Welcome to the Computing Concepts with Java Essentials FAQ!

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This page refers to the out-of-print first edition of the book. There is now a second edition.

Question: Why do I have to deal with the stupid ccj package? Can't you just teach standard Java?

Answer: The ccj package supports five different services.

  1. Console input
  2. Simple graphics
  3. The Employee and Time classes that are used for many examples
  4. Five convenience functions in the Numeric class
  5. Formatted output

Let's take these up one at a time.

  1. It is surprisingly difficult in Java to read numbers from the keyboard in console programs (programs without a graphical user interface). This is discussed in gory detail below. I didn't want to supply a proprietary mechanism, but felt it was the lesser evil. If you don't like the Console class, you can avoid it (see below).
  2. Students like graphics. However, graphics programming in Java is a challenge for two reasons. First, there are now three incompatible user interface toolkits, with Java 1.0, 1.1 and 1.2. Which one should you teach to? How do you deal with students whose compilers don't support your choice? Second, how do you introduce students to the complexities of event handling and user interface layout?
    The ccj graphics are, I think, a reasonable solution. They are independent of the Java version and take care of event handling. You'll find more information below.
  3. The example classes aren't really library services; the library was just a convenient place to put them.
  4. You can easily avoid the five convenience functions in the Numeric class--appendix A2.15 shows how.
  5. Java 1.0 has no solution for formatted output. The solution in Java 1.1 is complex. Only a small number of examples in the book use formatted output. You can skip those if you like.

Question: What versions of Java does the ccj package support?

Answer: The ccj package works with Java 1.0, 1.1 and 2. The book shields students from the details of Java event handling and UI design (which changed dramatically between Java 1.0, 1.1 and 2).

Question: Why do I get warnings about deprecated API calls?

Answer: You are using Java 1.1. The ccj package implementation makes calls to the 1.0 API so that users who still have the older version of Java can also use it. The warnings are harmless and you can safely ignore them. Eventually, I will create a version of the library for Java 1.1 (or 1.2), but that creates a different problem--if students use a mixture of environments, then they may accidentally pick up a library that doesn't work on their system. At this point, I consider a library that gives harmless warnings on some systems superior to a library that doesn't work on some some systems.

Question: I am using Java 2 and the applet viewer doesn't work even though I set my class path right.

Answer: This is an "improvement" in the applet viewer. The applet viewer no longer looks at the class path. The intent is that the applet viewer should mimic a browser. There are three remedies:

  1. (Tedious but politically correct). Place a subdirectory ccj under every directory that contains your applets, and copy all the .class files from the ccj package into each of these subdirectories.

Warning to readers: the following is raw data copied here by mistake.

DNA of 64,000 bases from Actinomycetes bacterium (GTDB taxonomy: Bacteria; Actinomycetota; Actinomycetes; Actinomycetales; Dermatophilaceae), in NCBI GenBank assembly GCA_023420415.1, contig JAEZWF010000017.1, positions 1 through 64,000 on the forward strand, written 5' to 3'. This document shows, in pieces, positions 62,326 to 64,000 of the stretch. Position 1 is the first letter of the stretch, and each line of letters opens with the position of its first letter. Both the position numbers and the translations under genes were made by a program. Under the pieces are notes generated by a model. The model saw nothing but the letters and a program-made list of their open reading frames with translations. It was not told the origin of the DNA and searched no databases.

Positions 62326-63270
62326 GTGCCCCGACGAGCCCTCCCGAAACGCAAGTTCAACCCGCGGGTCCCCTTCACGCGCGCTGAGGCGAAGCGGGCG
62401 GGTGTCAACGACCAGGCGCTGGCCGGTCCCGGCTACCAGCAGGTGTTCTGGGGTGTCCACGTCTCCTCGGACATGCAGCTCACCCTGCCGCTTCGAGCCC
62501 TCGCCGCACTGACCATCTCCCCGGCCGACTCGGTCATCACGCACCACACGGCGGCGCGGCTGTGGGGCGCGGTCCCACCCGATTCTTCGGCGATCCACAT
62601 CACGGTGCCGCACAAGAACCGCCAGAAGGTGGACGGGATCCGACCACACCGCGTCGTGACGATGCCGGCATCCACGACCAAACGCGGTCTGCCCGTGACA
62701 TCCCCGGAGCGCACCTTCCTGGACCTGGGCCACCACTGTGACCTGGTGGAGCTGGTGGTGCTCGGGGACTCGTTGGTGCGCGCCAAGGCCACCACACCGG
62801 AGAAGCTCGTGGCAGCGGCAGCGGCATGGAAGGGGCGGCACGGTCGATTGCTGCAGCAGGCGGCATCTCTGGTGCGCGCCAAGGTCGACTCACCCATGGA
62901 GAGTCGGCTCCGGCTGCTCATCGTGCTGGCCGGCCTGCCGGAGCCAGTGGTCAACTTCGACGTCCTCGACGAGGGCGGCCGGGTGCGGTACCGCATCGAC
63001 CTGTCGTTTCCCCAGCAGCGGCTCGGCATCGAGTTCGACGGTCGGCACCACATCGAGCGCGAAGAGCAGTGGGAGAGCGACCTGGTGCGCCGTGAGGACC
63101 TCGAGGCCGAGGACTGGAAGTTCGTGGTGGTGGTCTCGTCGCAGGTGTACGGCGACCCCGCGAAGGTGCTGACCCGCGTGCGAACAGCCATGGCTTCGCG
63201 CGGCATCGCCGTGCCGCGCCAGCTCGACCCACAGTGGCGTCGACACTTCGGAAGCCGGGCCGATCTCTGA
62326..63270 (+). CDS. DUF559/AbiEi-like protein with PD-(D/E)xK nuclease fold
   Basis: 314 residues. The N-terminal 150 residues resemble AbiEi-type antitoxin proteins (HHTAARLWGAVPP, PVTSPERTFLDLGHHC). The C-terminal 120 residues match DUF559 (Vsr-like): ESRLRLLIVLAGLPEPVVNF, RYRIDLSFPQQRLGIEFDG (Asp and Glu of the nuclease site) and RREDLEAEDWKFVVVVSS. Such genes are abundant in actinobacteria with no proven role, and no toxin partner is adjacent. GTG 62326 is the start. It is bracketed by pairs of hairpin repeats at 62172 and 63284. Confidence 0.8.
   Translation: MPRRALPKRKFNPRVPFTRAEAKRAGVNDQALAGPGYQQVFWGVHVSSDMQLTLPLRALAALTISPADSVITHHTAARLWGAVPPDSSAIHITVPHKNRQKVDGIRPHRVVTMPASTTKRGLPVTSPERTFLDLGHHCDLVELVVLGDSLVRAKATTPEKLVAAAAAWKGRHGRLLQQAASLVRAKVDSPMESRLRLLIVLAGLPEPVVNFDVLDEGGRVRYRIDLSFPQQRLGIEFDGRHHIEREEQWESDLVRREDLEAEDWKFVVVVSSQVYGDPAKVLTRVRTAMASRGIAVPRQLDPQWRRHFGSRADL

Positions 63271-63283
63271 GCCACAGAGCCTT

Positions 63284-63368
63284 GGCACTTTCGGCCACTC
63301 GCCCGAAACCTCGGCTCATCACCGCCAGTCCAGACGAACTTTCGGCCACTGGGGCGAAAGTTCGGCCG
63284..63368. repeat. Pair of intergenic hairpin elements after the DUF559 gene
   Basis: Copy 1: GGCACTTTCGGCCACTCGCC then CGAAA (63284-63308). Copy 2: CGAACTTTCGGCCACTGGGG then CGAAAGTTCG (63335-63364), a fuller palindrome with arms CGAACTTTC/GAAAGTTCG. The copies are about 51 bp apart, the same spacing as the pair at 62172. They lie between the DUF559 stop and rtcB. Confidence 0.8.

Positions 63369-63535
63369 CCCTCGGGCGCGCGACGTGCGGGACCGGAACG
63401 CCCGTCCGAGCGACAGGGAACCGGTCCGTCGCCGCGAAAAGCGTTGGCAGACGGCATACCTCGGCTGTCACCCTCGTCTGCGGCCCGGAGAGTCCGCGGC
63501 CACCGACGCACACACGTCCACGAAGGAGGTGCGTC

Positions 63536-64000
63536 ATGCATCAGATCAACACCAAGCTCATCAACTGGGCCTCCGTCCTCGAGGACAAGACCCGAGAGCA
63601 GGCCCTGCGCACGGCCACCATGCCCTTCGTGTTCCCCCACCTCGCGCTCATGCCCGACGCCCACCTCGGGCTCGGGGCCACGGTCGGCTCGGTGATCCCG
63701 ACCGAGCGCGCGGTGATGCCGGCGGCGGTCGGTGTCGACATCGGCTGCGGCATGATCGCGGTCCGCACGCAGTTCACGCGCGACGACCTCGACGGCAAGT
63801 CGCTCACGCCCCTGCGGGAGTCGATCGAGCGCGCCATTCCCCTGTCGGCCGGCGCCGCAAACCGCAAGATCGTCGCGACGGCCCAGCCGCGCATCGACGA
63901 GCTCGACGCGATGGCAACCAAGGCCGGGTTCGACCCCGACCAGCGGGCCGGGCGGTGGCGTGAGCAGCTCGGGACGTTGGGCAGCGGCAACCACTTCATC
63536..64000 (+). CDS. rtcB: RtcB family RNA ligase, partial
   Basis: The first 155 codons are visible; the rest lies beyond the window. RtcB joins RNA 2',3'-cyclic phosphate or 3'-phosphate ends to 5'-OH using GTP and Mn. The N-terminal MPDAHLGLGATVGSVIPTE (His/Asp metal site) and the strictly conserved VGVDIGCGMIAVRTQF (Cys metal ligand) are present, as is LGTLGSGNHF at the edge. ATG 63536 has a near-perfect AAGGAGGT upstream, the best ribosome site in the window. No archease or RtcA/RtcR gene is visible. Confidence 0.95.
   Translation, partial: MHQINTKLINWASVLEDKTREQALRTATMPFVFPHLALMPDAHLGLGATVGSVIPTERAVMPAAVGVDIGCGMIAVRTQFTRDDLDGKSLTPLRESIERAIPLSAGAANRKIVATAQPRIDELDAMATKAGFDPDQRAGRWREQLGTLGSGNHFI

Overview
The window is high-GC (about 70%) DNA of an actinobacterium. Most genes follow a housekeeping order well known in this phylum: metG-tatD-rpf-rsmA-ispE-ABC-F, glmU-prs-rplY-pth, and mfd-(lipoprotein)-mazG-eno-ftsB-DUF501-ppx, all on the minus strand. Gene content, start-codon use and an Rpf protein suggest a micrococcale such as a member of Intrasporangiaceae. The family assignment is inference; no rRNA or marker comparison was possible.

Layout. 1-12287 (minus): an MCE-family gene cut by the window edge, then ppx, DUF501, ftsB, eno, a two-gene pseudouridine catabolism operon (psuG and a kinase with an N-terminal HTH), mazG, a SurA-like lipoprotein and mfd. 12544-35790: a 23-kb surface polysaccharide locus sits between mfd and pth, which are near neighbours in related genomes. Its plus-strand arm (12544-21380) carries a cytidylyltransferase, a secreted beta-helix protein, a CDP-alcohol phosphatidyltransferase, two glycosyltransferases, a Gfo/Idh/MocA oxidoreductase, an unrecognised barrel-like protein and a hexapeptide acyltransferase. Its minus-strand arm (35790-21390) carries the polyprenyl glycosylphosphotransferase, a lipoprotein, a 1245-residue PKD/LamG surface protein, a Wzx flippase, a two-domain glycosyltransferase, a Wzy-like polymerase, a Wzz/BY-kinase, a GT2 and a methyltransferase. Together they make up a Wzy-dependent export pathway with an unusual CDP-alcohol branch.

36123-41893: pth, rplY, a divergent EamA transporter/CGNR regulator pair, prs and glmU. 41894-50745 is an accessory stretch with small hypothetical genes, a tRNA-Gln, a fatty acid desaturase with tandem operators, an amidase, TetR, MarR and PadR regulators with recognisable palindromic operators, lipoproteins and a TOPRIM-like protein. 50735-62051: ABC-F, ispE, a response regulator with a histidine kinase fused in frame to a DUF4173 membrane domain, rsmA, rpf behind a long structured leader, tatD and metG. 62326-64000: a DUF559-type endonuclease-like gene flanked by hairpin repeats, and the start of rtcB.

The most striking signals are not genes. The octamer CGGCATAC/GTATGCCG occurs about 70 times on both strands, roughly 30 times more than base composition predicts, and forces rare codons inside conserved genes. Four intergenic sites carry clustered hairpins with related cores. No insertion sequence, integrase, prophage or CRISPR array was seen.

2. (Weird). Start the applet viewer in debug mode, like this:
    echo run | appletviewer -debug LineTest.html
    
  3. (Sneaky). Use the unpublished -nosecurity flag, like this:
    java sun.applet.AppletViewer -nosecurity LineTest.html

Question: I am using javac under Windows, and my program has so many errors that they all flash by and I can only see the last few. I even tried redirection (javac MyProg.java | more or javac MyProg.java > errors.txt), and it doesn't work.

Answer: The javac compiler sends error messages to the standard error stream, not the standard output stream. Unfortunately, the Windows shell does not allow redirection of the standard error stream to a file.

Remedy: Use the errout.exe program to redirect the standard error stream to the standard output stream:

errout javac MyProg.java | more
errout javac MyProg.java > errors.txt

This is a simple C program--source code below:

#include <io.h>
#include <stdio.h>
#include <process.h>

int main(int argc, char* argv[])
{  dup2(1, 2); // make stderr go to stdout
   execvp(argv[1], argv + 1);
   return 0;
}

Or, if you prefer a pure Java solution, compile the following Java class:

import java.io.*;

public class Errout
{  public static void main(String[] args) throws IOException
   {  Process p = Runtime.getRuntime().exec(args);
      BufferedReader err
         = new BufferedReader(new InputStreamReader(p.getErrorStream()));
      String line;
      while ((line = err.readLine()) != null)
         System.out.println(line);
   }
}

Then execute the following command:

java Errout javac MyProg.java | more
java Errout javac MyProg.java > errors.txt

Question: My compiler gives a warning at the line for (;;) in TextInputStream.

This is a bug in the Supercede compiler from Asymetrix. Ignore it.

I didn't want to patch the code to make the Supercede compiler happy, because then other compilers will start complaining about "unreachable code".

Question: The compiler can't find the ccj classes. What can I do?

Answer: I realize that this can be frustrating--the current crop of Java compilers isn't yet as user-friendly as one would like. Here are some suggestions to try.

  1. Call the vendor of your compiler. Adding a package to the class path is not some exotic operation. If your compiler doesn't read the DOS/Unix class path and does not have an obvious way of adding packages, then bug them and have them walk you through the procedure. It was their fault for making a common task difficult.